For example, as I've written on this blog in the past, the current data gathering experience - which is very planner-centric about getting the data we need to do a plan - could be transformed into a client-centric "Get Organized!" experience, where the client has an immediate, tangible outcome: at the end of the meeting, the client will walk home with a file box like this, filled with their sorted, organized financial information. Or better yet, the client can be up and running virtually using an online service like, which in the future will be accessible for them anywhere, on any device! The point here: we don't just help clients get organized in the abstract; we provide them a hands-on, tangible outcome of an actual, physical file box that's organized and builds a foundation for the future!

What else might we deliver? How about 90-day results on client saving, investment, or debt goals? Help clients make decisions about how to change their spending, and then show the outcome 90 days later in terms of the amount of money that's now going into an IRA or 401(k), or how many shares of a mutual fund were bought. Or for the vast majority of Americans whose primary challenge is not savings but debt, provide the positive reinforcement of showing how their debt has been reduced by whatever amount, whether it's $10s, $100s, or $1,000s of dollars, and how their new trajectory will lead to future success. Imagine the client who comes into your office after 90 days and takes a pair of scissors to a paid-off credit card after struggling for a long time with debt. That's a client who will remember you and be thankful for your services for a long, long time to come.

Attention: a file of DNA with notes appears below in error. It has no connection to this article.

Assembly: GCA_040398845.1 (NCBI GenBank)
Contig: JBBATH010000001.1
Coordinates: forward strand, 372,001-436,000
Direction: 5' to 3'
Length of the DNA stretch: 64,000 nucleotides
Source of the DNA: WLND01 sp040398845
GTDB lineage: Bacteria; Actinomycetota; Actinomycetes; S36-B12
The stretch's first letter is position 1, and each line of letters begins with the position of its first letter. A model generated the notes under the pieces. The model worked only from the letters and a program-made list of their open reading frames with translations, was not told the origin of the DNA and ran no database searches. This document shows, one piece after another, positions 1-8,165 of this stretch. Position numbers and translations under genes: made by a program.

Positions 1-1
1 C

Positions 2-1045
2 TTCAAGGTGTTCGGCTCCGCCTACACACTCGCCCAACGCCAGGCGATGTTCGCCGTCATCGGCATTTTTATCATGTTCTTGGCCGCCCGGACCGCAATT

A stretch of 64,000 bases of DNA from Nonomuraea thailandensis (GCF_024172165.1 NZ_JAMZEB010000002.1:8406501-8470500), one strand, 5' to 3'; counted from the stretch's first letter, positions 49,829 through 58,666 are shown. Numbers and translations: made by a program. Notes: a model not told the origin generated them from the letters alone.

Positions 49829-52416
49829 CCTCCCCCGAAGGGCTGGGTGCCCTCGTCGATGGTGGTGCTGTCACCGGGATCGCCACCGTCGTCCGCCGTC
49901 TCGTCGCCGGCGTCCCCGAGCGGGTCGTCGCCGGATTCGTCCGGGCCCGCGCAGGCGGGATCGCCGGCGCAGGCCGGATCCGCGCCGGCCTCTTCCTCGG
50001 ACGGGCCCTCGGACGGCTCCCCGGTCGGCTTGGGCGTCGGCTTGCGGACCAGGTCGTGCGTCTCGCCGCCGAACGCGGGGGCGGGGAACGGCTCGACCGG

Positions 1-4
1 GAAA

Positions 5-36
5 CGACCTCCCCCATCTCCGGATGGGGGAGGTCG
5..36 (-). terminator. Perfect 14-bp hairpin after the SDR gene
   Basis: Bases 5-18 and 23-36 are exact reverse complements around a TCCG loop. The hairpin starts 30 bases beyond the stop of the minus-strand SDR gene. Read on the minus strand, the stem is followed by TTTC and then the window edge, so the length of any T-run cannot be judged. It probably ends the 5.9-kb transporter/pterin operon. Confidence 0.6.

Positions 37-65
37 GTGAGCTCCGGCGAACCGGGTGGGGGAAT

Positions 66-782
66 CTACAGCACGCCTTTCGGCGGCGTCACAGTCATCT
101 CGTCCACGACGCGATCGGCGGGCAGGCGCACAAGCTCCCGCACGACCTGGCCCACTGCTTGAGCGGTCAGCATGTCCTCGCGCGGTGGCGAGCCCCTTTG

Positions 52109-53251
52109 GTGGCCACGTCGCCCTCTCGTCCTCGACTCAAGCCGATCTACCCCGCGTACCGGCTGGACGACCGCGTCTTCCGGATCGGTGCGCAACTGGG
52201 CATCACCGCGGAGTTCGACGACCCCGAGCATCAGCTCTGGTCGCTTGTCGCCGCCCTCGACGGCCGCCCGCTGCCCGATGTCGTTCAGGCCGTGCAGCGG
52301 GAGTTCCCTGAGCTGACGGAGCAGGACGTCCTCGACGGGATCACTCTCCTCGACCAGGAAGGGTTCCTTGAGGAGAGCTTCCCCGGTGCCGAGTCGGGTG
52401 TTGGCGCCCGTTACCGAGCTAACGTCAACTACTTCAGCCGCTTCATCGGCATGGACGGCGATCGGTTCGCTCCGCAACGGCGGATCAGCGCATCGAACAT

I would note that the point here is not to be short-term about things like investment results - e.g., how much did your portfolio appreciate in the last 90 days - but instead to focus on changes to the client's behavior (from organized files to spending to savings and debt repayment) and how it has changed the client's financial situation. If the offering is rigorous and results in a material change to behavior, there should be a material change in the subsequent financial situation... just as P90X shows that a material change in your physical behaviors results in a material change in your subsequent physical health and appearance.